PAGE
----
‘Centre should simplify taxes, support MSMEs’: FICO Prez
- In pre-Covid times, I worked with 240 workers. 140 of these left and didn't return. I am managing with only 100 workers, says Kular
Gurmeet Singh Kular’s family managed to keep their cycle parts manufacturing business running for 65 years, through decades of slow growth, pre-liberalisation problems, vagaries in government policies and a global economic downturn. But the 48-year-old Ludhiana resident says 2020 was the worst year for Micro, Small and Medium Enterprises (MSME) like his unit, and that the ripple effect of the Covid-19 pandemic will be felt for many years to come.
At Kular International, workers manufacture bicycle rims and mudguards in a factory located in Phase 8 of Focal Point, the city’s industrial sector. His troubles began shortly after the nationwide lockdown in March last year, when demand plunged and labourers started to flee. “In pre- Covid times, I worked with a full strength of 240 workers on any given day. As many as 140 of these left and still not returned. I am managing work with only 100 workers,” he said.
Restrictions on transport, and pile up of trucks at interstate borders – despite repeated interventions by the Centre – further hampered his business. “In Punjab, the market is 7 percent while 93 percent of the consumption is in rest of the country. With shortage of raw material, we are still not able to fully meet the demand,” he added.
In August, Kular contracted Covid. “I was fortunate to have come out of it and thankfully did not have many side effects,” he said.
Then, in September, protests against three farm laws broke out across Punjab. Agitating farmers blocked roads and railway tracks, and goods trains did not run for around two months. “I could not honour export commitments. I lost the trust of my clients. There were shipments that remained stuck at dry ports for days altogether. This never happened before; the times we saw in 2020 were unprecedented.”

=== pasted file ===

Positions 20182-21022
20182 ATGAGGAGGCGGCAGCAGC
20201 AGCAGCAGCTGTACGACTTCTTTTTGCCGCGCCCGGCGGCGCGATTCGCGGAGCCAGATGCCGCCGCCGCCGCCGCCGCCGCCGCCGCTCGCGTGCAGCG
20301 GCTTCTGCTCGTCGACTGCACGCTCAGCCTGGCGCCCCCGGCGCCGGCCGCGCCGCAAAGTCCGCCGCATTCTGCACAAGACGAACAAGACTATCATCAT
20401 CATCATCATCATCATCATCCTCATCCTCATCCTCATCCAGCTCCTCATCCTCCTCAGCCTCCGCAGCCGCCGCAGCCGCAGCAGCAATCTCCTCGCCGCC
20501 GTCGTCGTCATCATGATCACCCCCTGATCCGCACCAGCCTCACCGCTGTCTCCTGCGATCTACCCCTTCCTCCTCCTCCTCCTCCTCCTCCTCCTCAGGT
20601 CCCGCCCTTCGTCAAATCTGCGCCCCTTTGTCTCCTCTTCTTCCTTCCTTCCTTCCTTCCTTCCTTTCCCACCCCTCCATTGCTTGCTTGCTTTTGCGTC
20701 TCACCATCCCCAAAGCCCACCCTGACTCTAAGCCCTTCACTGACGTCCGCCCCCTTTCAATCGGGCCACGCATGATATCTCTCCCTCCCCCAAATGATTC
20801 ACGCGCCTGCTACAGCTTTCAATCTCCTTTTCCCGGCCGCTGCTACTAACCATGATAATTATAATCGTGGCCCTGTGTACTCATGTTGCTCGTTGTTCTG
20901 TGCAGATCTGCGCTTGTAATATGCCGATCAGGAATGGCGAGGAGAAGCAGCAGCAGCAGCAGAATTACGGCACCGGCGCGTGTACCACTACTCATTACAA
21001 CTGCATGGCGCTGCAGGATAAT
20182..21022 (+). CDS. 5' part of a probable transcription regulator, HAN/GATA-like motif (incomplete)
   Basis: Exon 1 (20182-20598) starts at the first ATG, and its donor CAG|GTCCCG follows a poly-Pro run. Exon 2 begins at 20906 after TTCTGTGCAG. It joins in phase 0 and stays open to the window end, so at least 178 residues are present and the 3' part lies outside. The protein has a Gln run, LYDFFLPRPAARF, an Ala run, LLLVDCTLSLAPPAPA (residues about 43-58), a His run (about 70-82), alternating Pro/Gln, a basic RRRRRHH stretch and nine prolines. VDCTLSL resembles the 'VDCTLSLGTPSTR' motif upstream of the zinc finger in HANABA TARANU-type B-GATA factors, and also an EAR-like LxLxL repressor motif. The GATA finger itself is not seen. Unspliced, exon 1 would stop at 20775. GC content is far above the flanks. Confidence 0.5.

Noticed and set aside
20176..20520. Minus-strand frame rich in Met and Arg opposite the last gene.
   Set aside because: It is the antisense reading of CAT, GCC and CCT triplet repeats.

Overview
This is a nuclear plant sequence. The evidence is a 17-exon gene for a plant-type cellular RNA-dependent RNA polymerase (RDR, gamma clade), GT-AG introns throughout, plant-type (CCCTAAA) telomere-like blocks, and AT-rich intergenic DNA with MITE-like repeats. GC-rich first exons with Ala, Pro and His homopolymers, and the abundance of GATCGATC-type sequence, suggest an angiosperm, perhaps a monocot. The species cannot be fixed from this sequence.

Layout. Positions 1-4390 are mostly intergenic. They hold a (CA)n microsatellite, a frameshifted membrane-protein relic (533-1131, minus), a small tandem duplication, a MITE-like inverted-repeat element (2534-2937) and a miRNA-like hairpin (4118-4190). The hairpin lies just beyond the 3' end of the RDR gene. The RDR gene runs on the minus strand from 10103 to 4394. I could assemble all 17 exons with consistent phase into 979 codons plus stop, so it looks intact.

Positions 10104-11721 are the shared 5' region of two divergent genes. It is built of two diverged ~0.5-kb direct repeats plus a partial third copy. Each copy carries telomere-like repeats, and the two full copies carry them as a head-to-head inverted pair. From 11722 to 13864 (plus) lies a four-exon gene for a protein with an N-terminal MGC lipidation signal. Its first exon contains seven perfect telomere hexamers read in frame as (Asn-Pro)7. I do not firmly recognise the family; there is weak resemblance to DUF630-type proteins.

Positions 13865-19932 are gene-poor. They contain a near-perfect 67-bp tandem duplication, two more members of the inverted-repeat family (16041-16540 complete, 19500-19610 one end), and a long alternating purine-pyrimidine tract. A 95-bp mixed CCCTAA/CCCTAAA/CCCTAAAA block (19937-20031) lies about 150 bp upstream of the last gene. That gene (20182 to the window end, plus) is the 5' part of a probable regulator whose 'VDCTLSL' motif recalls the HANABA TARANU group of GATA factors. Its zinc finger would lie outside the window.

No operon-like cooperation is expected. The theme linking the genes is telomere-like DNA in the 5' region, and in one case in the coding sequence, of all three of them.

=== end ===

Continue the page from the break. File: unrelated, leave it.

At Kular International now, the usual hustle and bustle is missing as many workers have still not returned. Ask him if business has picked and he says both yes and no. “The market has grown but for MSMEs viability is not there, especially with prices of steel rising 40 to 50 percent since August. This sudden spike has made it impossible to meet confirmed orders and exports are in serious danger. The future looks grim.”
India has 63.4 million MSMEs that accounts for 45% of manufacturing output, 40% of exports and employs about 120 million people. The central government earmarked ₹7,572.20 crores for MSMEs in the 2020-21 budget. In May, the government announced a slew of measures, including collateral-free loans worth ₹3 lakh crore for the sector. But Kular says that’s not enough. “There is a never-ending struggle and last year got worse with both the state and central government not taking any concrete steps for smooth revival,” he said.
In the budget, Kular said the Credit Link Cash Subsidy Scheme, under which industrialists got a capital subsidy of ₹15 lakh for purchasing new machinery, needs to be restarted. He also wanted a technology upgrading fund for the sector and hoped that income tax rates on MSMEs will be reduced.
“Rationalisation of steel prices is a must…. MSMEs are on the verge of closure. The government is requested that unless the availability of steel is sufficient, export should be banned.” He added that diesel and other petroleum products should be brought under the Good and Services Tax regime at the earliest, so that the industry can benefit from input tax credit on petroleum products.
Enter your email to get our daily newsletter in your inbox
- The meeting will be held virtually this year due to the ongoing Covid-19 pandemic.
- The rule is to ensure that high net worth individuals who post huge sums of money per month in their EPF accounts do not get to misuse the provision of assured high interest.
- Pandey said the move is aimed at ensuring that government presence is not required in the private sector and foreign investments.